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July 1, 2010 – New Condo Law Change Makes Renters Liable for Condo Charges

New Condo Law Change Makes Renters Liable for Condo Charges

The recently amended sections of F.S. 718 (Florida Condominium Statute) which took effect July 1, 2010 change the game for Renters of Condominium Units. When the Owner of the Unit is "delinquent" the right of the "Association" to step into the place of the Owner (as to the collection of Rent) is triggered. At that time the Association becomes authorized (with Notice) under the Statute to charge (as Rent) to the Tenant the future obligations related to the unit up to the amount which would be due as rent. The Landlord would be required to give a Credit to the Tenant for the payment and failure of the Tenant to pay the sum due to the Association could result in Eviction of the Tenant pursuant to F.S. 83. (Florida Landlord/Tenant Statute).

As each case may be different, call our Office for specific information as to how these statutory changes may apply to your situation…

NEWSLETTER - Landlord Alert

New Protection for Tenants in Foreclosed Properties
President Obama signed S. 896, P.L. 111-22, on May 20, 2009. This bill includes a nationwide 90-day pre-eviction notice requirement for tenants in foreclosed properties. The provisions of the bill are effective on enactment, May 20, 2009.
Specifically, the new law will require that the immediate successor in interest at foreclosure:
-provide bonafide tenants with 90 days' notice prior to the eviction, and
-allow bonafide tenants with leases to occupy the property until the end of the lease term except the lease can be terminated on 90 days' notice if the unit is sold to a purchaser who will occupy the property.
A bonafide lease or tenancy is one where the tenant is not the mortgagor or a member of the mortgagor's family. The lease or tenancy is the result of an arm's length transaction, and the lease or tenancy requires rent that is not substantially lower than fair market rent or is reduced or subsidized due to a Federal, State, or local subsidy.
For Section 8 tenants, the new law amends Section 8(o) to provide that in the case of an owner who is an immediate successor in interest pursuant to foreclosure during the term of the lease vacating the property prior to sale shall not constitute other good cause, except that the owner may terminate the tenancy effective on the date of transfer of the unit to the owner if the owner: (i) will occupy the unit as a primary residence and (ii) has provided the tenant a notice to vacate at least 90 days before the effective date of such notice. In addition, in the case of any foreclosure on any property in which recipient of Section 8 assistance resides, the immediate successor in interest in such property pursuant to the foreclosure assumes such interest subject to the lease between the prior owner and the tenant and to the housing assistance payments contract between the prior owner and the public housing agency for the occupied unit.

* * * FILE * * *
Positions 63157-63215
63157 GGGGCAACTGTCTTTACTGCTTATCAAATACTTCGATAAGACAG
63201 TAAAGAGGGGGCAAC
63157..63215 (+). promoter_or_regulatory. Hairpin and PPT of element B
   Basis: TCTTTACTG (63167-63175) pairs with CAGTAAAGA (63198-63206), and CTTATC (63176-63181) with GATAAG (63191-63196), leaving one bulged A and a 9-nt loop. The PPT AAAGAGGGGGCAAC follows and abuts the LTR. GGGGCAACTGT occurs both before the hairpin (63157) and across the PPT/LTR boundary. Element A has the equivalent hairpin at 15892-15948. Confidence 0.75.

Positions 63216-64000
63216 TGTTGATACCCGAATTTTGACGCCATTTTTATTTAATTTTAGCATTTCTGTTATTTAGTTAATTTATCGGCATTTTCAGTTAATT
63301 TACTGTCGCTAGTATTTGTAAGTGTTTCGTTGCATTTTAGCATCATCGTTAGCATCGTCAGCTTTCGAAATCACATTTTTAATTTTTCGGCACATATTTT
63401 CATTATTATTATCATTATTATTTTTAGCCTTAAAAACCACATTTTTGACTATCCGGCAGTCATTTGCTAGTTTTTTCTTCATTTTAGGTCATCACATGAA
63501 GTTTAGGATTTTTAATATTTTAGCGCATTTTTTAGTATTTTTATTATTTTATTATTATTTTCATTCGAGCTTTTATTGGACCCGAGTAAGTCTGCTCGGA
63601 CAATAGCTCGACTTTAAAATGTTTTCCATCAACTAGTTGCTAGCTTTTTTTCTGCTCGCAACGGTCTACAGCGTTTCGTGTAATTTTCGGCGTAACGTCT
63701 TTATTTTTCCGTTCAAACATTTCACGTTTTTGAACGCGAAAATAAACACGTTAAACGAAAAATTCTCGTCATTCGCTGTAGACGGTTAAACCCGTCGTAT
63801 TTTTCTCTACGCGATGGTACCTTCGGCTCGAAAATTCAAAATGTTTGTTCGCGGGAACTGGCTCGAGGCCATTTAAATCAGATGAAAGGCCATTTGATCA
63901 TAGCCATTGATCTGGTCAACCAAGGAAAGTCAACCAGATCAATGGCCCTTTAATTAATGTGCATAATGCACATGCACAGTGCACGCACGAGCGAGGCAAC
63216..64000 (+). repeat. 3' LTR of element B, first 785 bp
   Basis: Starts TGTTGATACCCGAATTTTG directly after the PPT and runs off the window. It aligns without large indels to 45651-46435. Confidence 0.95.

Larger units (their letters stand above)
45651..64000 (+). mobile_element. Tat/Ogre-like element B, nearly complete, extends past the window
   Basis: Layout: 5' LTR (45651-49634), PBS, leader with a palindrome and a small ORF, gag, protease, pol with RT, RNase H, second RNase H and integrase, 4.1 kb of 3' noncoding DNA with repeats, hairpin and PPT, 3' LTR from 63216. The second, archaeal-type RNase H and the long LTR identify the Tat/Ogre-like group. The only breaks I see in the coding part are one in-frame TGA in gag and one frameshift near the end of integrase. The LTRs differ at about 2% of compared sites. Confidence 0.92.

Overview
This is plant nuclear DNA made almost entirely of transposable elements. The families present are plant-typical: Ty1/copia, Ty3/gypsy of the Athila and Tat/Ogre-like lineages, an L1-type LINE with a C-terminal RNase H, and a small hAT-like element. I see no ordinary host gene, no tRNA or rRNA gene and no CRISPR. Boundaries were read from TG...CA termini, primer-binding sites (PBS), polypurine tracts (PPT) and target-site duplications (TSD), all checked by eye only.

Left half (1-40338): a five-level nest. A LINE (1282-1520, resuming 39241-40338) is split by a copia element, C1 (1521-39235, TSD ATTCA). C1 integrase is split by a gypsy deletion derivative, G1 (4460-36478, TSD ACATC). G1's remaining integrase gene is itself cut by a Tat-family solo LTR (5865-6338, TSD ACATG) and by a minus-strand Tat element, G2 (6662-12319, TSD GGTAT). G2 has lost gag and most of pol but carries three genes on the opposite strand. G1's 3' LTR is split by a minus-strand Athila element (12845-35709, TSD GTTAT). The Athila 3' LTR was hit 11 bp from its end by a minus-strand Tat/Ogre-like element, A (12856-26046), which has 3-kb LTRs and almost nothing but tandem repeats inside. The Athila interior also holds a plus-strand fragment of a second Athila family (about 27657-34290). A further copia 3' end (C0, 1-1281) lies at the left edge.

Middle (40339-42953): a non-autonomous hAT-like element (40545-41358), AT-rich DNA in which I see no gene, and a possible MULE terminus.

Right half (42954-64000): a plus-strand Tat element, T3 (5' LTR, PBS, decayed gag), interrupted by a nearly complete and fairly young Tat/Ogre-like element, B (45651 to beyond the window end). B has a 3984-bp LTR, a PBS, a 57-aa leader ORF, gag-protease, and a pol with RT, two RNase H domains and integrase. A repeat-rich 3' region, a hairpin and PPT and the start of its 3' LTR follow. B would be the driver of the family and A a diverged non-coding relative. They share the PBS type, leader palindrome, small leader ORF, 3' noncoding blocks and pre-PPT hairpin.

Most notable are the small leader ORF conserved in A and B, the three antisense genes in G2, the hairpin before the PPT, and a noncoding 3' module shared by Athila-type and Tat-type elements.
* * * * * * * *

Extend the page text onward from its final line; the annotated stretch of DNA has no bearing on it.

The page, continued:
None of these provisions preempts more protective state and local laws and all of these provisions expire at the end of 2012.
Call our office should you have and questions.

NEWSLETTER - FEATURED STATUTE F.S. 83.53 "ACCESS TO PREMISES"

Many Landlords make the mistaken presumption that they may enter the tenant's premises at any time. This is an inaccurate and potentially costly misunderstanding of the law.
Florida Statute 83.53 provides the basis upon which the Landlord may obtain access to the premises. The Landlord may enter under any of the following circumstances: 1) with the consent of the tenant; 2) in case of an emergency; 3) when the tenant unreasonably withholds consent; or 4) when the tenant has "abandoned" the premises.
The Statute provides that the landlord may enter "at any time" to protect and preserve the premises. This primarily applies to emergencies that fall under either, "water leaks" or "fire". The Landlord may otherwise enter "upon reasonable notice" for the purpose of inspection or repair. The Statute defines "reasonable notice" as, "Notice given at least 12 hours prior to the entry and reasonable time for repair as between the hours of 7:30 a.m. and 8:00 p.m."
Frequently, even if proper "Notice" is given, a tenant will resist or object to entry by the Landlord. If the purpose is "non-emergency" in nature, the Landlord should not force the entry but after serving the "12-Hour Notice", should then reserve a "7-Day Notice to Cure", followed by a "7-Day Notice to Vacate", should the tenant continue to refuse entry.
Additionally, it is not advisable to enter a tenant's premises without permission and without the tenant being present, as claims may be made as to items claimed to be missing or stolen.
Please contact our office as to the full text of the Statute and as to any other questions you may have regarding this issue as the facts and circumstances of each situation may differ.

NEWSLETTER - Here are a few other tips that can save you money and aggravation:

First, screen your tenants. It is easier to eliminate troublesome tenants before they move in, by checking their criminal history and whether they have been evicted before. (Contact your local County Clerk's Office or our offices)
Second, protect yourself with a large security deposit. When you evict a tenant, even the most rapid case will usually result in a loss of at least a couple of months' rent, not to mention probable damage to the unit caused by a disgruntled tenant.
Third, enforce your community rules and begin your evictions as early as possible. It is amazing how word gets around whether the Landlord is enforcing rules or not. The tenants will conform if you enforce the rules.
Fourth, in these difficult economic times, be creative with payment plans. Always consult your Attorney to advise you on the effect of applicable law.

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